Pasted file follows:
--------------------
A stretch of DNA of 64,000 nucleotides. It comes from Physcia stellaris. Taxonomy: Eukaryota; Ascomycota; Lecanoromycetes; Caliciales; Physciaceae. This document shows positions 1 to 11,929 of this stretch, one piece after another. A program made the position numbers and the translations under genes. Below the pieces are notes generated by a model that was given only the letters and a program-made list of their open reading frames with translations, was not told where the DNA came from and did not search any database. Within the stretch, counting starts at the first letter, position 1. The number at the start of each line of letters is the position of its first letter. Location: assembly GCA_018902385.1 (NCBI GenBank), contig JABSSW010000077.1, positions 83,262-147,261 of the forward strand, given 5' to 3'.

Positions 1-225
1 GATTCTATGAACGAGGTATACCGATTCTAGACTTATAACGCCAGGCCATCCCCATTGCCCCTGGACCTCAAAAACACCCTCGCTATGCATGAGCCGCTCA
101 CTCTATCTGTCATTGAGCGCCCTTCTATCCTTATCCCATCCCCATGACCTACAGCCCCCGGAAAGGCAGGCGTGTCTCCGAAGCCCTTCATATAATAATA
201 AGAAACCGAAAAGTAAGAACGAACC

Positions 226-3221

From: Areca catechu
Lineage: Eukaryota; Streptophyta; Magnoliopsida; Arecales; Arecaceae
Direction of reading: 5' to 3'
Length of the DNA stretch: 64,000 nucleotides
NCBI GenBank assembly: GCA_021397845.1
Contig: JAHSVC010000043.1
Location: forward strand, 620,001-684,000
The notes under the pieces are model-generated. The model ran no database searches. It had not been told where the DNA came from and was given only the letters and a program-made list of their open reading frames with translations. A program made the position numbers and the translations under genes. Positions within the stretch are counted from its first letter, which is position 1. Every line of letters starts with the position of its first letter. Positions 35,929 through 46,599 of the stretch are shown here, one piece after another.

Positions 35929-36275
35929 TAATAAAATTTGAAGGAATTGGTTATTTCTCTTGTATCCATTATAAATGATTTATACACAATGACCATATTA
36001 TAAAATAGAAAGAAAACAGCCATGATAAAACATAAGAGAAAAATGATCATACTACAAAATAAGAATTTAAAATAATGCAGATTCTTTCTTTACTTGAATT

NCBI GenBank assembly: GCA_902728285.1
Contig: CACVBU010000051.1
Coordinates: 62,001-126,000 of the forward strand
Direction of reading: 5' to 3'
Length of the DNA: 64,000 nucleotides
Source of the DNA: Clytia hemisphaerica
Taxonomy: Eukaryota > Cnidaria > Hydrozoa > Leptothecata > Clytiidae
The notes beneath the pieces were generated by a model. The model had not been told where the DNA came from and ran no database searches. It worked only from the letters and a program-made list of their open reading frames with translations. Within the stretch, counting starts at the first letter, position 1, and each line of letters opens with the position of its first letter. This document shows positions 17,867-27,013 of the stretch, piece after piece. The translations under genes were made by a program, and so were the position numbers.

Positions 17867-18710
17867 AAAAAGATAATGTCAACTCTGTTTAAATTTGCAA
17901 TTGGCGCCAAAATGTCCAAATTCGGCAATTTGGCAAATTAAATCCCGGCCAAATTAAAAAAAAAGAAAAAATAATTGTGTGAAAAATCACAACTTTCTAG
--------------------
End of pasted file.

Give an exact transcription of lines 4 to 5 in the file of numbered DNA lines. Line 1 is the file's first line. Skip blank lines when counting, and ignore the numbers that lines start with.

101 CTCTATCTGTCATTGAGCGCCCTTCTATCCTTATCCCATCCCCATGACCTACAGCCCCCGGAAAGGCAGGCGTGTCTCCGAAGCCCTTCATATAATAATA
201 AGAAACCGAAAAGTAAGAACGAACC